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Hello everyone! My name is Vanessa. I'm currently in school for my Bachelor's in Social Work with a minor in Juvenile Justice. Life is what we make it so why let "society" ruin it. If you are a part of society and allow it to influence you, this blog is not for you. If not, enjoy reading about hair and products, music, society, relationships, and anything else I can think of.

Saturday, December 13, 2008

Robin Blaser's "Where's Hell" Part A & B Posts

Part A

Ello everyone...I just wanted to say that this lecture by Robin Blaser was I should say...inter-est-ting...in its own special way...

I didn't really understand what was going on. I knew he was speaking in front of a crowd. He would speak and then change into reciting different poems by different authors, especially when he mentioned he was influenced by Franz Kafka and Borges.

I found it interesting how he brought up Sophocles' interpretation of the compostition of the soul. He believes the soul is like a spider web and that the soul responds to every single movement made on the web. At first I didn't understand why he would compare the soul to a web--and even now I still don't know. But, my theory is that a web is spun with delicate thread from a spider and isn't spun in only a moment. It takes time and possibly even days. When you think of a web, you see the origin, then how it expands, it's like ripples in a pond. It starts off small then bigger and bigger. This is what I thought about when I analyzed a web, but relating it to a soul is a bit out there. My question is how would you comepare this analysis to a soul?

I would also like to know everyone's thoughts on Charlamegne's Alquin when he says that life is the expectation of death and how death is established at one's will? It sounds confusing, yes, but I would like an elaboration?

Part B

I would like to apologize on my preivious post...instead of Sophocles, I meant Socrates. Please and thank you.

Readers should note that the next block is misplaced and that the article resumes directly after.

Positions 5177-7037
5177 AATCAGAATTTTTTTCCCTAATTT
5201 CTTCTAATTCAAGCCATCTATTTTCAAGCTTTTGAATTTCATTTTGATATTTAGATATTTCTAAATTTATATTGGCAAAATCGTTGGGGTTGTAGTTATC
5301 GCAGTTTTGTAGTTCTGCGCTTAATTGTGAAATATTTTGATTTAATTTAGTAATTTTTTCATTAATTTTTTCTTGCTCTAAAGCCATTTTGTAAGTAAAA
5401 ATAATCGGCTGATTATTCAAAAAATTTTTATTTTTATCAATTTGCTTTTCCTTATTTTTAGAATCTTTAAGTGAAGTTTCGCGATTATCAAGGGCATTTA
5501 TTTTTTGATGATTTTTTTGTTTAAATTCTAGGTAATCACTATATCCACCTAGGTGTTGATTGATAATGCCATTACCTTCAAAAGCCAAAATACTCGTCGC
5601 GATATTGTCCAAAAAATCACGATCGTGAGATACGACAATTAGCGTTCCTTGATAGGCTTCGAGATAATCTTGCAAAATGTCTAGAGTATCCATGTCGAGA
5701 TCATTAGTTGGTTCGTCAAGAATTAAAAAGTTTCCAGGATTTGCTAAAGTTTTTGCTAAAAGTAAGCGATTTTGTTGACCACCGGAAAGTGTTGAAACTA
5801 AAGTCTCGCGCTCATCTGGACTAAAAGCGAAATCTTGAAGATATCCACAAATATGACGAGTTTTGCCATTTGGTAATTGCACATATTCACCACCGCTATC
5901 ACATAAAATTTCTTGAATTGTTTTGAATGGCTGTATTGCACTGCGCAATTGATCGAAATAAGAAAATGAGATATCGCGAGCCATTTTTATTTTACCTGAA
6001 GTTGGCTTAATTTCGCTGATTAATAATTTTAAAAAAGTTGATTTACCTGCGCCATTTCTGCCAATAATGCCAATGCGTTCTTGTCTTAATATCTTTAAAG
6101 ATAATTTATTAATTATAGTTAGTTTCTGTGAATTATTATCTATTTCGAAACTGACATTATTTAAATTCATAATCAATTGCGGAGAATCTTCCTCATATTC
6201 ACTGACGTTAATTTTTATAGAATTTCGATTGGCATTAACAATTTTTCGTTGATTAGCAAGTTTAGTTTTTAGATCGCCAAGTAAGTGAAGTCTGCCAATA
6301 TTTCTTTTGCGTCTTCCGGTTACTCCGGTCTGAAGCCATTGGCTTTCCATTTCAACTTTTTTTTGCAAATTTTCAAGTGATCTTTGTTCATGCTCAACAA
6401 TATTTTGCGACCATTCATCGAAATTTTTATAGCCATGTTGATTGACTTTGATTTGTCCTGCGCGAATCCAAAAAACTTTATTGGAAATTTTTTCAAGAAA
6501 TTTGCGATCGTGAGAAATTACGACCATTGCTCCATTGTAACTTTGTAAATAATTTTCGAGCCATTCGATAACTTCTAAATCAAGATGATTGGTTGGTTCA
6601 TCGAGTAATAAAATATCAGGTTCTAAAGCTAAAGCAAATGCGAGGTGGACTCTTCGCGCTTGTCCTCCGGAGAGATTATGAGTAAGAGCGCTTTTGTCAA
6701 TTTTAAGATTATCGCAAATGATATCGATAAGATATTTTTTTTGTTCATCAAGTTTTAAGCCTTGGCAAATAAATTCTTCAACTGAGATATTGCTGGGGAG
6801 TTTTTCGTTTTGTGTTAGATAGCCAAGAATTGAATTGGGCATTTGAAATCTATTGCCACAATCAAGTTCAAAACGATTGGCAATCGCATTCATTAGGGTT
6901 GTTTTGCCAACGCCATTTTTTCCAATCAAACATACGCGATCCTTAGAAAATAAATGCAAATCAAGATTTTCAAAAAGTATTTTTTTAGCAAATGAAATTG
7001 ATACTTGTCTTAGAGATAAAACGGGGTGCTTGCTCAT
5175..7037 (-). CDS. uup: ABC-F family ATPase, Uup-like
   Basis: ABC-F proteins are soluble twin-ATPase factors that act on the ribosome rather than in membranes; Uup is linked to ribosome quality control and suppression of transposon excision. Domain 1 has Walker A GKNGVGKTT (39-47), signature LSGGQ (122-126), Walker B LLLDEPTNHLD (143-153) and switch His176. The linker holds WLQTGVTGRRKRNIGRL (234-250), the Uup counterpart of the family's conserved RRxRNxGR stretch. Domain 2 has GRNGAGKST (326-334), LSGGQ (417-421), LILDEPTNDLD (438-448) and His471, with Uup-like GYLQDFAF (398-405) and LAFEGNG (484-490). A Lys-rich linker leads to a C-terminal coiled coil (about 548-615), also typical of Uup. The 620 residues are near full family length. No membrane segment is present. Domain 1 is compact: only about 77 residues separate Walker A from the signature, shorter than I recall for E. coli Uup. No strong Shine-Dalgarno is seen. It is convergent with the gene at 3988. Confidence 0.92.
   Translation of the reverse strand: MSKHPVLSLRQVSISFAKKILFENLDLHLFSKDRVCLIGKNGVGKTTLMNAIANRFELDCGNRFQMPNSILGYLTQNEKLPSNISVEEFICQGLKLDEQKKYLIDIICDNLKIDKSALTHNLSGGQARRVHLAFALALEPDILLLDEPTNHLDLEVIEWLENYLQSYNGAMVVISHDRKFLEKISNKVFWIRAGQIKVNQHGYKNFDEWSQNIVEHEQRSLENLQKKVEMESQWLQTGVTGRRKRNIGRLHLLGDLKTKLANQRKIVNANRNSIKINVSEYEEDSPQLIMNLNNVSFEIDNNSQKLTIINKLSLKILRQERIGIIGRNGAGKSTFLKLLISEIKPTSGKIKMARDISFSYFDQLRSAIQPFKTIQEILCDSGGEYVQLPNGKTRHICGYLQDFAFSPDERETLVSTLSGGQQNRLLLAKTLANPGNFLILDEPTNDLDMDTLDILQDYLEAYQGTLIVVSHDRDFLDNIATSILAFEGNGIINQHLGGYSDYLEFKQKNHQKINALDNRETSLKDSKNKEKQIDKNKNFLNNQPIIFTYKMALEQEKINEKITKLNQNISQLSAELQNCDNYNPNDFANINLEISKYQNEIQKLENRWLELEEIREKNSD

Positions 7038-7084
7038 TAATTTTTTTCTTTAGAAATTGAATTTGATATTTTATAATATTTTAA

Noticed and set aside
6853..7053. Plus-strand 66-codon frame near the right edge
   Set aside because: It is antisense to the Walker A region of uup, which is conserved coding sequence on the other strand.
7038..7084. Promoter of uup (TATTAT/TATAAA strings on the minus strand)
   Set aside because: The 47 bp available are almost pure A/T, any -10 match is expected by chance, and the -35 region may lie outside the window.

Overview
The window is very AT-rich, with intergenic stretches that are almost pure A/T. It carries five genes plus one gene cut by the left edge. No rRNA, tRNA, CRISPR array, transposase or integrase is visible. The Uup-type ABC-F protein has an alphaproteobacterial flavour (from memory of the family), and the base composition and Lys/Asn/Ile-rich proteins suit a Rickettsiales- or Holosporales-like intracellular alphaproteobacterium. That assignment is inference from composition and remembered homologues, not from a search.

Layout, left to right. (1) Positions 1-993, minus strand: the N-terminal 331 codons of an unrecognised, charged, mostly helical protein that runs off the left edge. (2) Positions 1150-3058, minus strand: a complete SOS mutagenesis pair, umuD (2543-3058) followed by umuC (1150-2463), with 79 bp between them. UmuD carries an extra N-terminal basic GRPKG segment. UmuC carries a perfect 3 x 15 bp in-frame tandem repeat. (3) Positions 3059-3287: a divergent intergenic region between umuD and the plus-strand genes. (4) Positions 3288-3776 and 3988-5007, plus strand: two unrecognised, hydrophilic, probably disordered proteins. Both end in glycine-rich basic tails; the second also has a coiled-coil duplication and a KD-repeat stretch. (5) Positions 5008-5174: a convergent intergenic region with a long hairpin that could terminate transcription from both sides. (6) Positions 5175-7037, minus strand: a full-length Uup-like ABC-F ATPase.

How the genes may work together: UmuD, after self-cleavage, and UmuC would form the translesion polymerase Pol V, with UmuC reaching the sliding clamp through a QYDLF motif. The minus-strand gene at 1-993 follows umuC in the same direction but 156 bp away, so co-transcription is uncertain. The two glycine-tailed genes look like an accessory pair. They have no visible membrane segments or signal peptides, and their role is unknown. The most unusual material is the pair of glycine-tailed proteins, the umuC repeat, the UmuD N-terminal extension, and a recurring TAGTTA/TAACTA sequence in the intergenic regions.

Anywhow, I would like to start by agreeing with both Cynthia and Tzivia about how the lecture was disappointing. I also thought that it would be more of a lecture based on different ideas people would have on the topic: "Where's Hell". Although on the otherhand, Blaser did mention some ideas that sort of intertwined with the idea of hell. Using citations from other authors, Blaser touched upon the subject of the soul and life's stages. The soul is what would normally be either damned to Hell or ascending to Heaven. I found that he got more into it at the end around the 55 minute mark. He brought up the Italian man Luigi with an extremely long name from Venice. In the poem, he asked the man where he was living and the man did not respond--until suddenly he said he was living in Hell, in which he demonstrated by raising his hand to his stomach and up to his heart. This part of the body houses the interior being--the soul. He himself, in his own body, was housing Hell within himself.

Now that Michaela mentioned it, about the fact that Blaser didn't come to a conclusion about the question...it could be that it was done purposely. If you look at the way Blaser's lecture was, you would see that he beat around the bush a majority of the time...he was never direct about anything, in my opinion. Also, it could left unanswered because he left it up to his audience [which includes us] to decide for ourselves where hell is, since also there are so many other opinions.

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